1. No due process.

Under the proposals, any copyright holder can get a court order to shut down a website that posts any infringing material without giving the accused website an opportunity to challenge such a shutdown in court. On top of that, the owner of such a website could even be denied Internet access…again, without due process.

2.  Guilt by association.

Prof. Mark Lemley of Stanford told the public radio program “Marketplace” that if you so much as put up a link to a website that carries the infringed copyright material, you’ll end up just as guilty of “facilitating infringement” as the website that infringes copyright. Even Google, Twitter, Facebook and YouTube could be all but put out of business as a result.

3.  What constitutes a ‘copyright infringement’?

David Sohn of the Center for Democracy & Technology commented that under SOPA, “a central issue is that the bill’s definitions of bad websites are vague and broad.” So much so that the Future of Music Coalition commented that even legitimate sites, both within and outside of the US, could be held for violations of SOPA, thus making the Internet “too wide for comfort.” On top of that, copyright owners, by filing a court order against an infringing website, don’t have to go to court and explain their actions, which adds to there being no opportunity at justice for the accused.

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Björk Being Björk: There Are Apps for Her New Album ‘Biophilia’

Björk Being Björk: There Are Apps for Her New Album ‘Biophilia’

For more than a quarter century, particularly as lead singer of the Sugarcubes back in the late ’80s and early ’90s, and more prominently since then, as a solo act, Björk has delivered music that’s unique enough to make her perhaps Iceland’s greatest export, musical or otherwise. At the same time, of course, she has also made headlines for everything from her swan dress at the 2001 Academy Awards to her 2008 stance on Tibetan independence, which didn’t sit well with the Chinese government. When you combine the music, the fashion, the politics and everything else about her, you can think of it as just Björk being Björk.

Bjork 'Biophilia' Cover

And just as Björk continues to be Björk with her new concept album Biophilia, which she produced, in part, on an iPad and is releasing both as CD’s and, in what’s probably a music industry first, as apps for iPads and iPhones in conjunction with Apple, she even added her own take on the music industry’s troubles in an interview with the trade website midemblog, in which she was asked whether the recent changes in the music industry have made it a better place. Björk said that the big labels “killed Elvis and will rip you off,” elaborating further on how the major labels once had unnecessary overhead, were making too much money, and now “has gone normal again.”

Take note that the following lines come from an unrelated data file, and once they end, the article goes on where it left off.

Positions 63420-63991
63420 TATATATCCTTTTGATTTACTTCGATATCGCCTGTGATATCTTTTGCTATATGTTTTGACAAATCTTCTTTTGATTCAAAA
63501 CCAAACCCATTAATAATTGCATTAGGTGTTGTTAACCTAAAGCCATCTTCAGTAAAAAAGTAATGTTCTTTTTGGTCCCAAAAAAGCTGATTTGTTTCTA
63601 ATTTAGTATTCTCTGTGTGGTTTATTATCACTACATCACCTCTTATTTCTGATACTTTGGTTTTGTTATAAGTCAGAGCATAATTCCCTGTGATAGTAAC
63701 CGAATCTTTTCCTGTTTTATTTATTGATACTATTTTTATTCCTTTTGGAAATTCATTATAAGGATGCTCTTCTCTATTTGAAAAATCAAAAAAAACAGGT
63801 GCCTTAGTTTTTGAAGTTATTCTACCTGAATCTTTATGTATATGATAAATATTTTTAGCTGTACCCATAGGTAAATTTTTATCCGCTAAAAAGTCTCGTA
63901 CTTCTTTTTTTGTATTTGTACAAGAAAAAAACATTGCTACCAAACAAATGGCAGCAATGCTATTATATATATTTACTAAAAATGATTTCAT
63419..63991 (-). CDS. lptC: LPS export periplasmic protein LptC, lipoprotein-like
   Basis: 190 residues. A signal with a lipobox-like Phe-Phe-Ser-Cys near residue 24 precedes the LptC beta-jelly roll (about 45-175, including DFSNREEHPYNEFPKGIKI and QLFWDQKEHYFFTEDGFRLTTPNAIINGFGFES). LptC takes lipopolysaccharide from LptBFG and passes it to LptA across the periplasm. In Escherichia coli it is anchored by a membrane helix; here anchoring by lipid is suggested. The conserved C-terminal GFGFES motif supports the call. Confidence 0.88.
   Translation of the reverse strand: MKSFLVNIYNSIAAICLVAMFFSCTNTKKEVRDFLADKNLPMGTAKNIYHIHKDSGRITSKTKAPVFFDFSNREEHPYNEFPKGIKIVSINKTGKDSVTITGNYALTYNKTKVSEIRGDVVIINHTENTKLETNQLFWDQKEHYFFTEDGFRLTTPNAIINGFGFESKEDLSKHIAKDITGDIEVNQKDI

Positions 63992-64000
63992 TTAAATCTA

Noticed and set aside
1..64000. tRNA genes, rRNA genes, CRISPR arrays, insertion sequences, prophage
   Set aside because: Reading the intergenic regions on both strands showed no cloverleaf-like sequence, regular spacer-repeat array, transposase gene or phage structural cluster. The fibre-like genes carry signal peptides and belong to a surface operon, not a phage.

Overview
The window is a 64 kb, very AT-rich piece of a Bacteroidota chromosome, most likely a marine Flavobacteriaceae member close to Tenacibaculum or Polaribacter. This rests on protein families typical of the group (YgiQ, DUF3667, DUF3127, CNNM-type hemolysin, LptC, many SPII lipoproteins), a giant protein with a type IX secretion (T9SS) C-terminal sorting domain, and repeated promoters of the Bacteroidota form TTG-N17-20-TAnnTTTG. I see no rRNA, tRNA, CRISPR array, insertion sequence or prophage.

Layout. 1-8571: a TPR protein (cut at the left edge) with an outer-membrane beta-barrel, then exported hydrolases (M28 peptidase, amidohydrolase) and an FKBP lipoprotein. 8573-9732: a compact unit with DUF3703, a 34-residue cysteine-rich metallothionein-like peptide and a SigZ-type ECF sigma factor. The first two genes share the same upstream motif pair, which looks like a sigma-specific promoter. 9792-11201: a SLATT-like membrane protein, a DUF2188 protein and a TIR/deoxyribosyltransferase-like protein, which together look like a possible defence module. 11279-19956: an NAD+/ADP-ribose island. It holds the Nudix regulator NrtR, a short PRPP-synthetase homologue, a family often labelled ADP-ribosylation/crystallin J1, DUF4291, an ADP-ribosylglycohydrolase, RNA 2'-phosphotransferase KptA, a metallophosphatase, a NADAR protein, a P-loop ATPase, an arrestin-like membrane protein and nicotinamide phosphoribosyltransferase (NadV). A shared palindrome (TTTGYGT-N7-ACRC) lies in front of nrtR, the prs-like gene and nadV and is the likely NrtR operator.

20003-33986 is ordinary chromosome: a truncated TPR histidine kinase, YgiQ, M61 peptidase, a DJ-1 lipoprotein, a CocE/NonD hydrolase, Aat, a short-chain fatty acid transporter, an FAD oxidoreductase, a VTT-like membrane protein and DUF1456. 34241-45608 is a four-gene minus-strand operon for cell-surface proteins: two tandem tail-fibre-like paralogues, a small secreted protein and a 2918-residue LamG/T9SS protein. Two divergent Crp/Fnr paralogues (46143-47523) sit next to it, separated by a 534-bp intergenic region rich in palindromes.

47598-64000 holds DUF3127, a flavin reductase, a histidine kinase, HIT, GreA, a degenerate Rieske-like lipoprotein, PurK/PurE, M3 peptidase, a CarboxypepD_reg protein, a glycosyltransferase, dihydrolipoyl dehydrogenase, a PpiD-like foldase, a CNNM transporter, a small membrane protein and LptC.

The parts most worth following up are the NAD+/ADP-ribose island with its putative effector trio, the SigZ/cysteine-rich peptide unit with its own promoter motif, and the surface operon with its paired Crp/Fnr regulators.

While it’s doubtful that the big labels really killed Elvis, Björk does make an interesting point, at least if one sign of the industry having “gone normal again” is Sony Music Entertainment having recently shuttered three of its labelsJiveArista, and J; the latter two founded by veteran music producer and impresario Clive Davis—and folding those labels’ signed artists’ contracts into the RCA label it acquired from Germany’s BMG back in the mid-2000’s. The RCA label, which Elvis once recorded for, goes back over a century, to the days of the Victrola.

A far cry from the vinyl that originally pressed Elvis’ recordings, though, would have to be the way Biophilia was done. Beyond the fact that Björk produced the album, in part, on an iPad, is that she also made each of the 10 tracks on that album into its own app. The main app for Biophilia is free, but each track/app on it is worth $1.99, or $10 for all 10, at iTunes, and those aren’t your typical “hear the song” apps, mind you. Lots of interactivity comes with each app. Björk herself told NPR’s Laura Sydell recently that on one of the track/apps, “Thunderbolt,” you can tap the lightning icon to change the speed or range of its bass line.